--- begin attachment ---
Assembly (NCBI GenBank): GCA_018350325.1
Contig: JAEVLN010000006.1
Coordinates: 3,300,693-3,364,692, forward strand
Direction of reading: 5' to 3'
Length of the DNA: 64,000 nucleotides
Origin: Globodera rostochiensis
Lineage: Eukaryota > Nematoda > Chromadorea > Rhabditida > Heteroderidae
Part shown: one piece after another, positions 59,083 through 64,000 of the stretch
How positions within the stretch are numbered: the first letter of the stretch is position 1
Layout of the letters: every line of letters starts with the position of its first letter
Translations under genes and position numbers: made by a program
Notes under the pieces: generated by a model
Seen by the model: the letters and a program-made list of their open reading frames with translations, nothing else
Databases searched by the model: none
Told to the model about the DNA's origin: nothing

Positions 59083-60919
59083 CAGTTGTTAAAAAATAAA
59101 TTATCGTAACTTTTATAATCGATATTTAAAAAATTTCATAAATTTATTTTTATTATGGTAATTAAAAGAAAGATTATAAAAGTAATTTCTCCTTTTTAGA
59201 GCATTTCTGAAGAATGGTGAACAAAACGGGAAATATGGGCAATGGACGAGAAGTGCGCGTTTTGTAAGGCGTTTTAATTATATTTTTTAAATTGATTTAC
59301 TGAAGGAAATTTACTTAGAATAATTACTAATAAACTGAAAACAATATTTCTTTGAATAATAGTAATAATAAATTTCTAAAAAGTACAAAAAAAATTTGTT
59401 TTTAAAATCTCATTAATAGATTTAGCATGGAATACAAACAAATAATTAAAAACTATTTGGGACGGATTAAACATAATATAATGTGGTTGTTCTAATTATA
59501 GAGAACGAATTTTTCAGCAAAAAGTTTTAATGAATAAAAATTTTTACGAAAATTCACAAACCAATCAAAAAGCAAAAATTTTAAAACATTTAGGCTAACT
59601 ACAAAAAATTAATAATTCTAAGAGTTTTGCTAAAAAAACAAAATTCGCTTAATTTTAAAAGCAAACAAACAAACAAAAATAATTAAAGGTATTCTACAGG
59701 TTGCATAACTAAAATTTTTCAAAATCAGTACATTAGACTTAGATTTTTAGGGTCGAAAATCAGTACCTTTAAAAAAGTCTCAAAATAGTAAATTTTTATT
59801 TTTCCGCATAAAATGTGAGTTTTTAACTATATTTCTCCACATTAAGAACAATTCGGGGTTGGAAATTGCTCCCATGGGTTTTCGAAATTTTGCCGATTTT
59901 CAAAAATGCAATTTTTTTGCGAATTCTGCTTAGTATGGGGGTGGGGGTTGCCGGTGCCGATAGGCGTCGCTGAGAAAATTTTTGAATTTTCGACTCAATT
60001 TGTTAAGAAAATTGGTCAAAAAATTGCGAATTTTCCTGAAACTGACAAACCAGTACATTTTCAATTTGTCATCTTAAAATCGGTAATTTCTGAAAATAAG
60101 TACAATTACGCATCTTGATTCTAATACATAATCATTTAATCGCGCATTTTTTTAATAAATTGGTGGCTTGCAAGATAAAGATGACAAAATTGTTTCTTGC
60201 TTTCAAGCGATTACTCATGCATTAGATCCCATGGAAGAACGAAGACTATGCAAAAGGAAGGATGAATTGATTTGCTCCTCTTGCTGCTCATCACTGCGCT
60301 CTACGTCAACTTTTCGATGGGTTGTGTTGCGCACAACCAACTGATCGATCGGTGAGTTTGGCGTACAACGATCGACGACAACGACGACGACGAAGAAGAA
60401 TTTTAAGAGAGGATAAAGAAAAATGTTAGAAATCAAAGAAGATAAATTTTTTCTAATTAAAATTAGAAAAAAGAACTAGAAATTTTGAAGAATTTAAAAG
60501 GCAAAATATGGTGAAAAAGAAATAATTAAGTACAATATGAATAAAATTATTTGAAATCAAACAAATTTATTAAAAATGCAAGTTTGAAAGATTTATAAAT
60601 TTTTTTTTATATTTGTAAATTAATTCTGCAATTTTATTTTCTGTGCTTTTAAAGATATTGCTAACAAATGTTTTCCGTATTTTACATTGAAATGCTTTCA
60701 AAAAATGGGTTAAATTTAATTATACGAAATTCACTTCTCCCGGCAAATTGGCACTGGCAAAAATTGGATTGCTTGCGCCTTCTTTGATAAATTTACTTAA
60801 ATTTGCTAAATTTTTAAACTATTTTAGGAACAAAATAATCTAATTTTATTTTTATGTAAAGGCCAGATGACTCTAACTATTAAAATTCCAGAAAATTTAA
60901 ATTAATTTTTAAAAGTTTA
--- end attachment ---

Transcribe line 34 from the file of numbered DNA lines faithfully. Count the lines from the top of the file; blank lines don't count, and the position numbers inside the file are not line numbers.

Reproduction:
60701 AAAAATGGGTTAAATTTAATTATACGAAATTCACTTCTCCCGGCAAATTGGCACTGGCAAAAATTGGATTGCTTGCGCCTTCTTTGATAAATTTACTTAA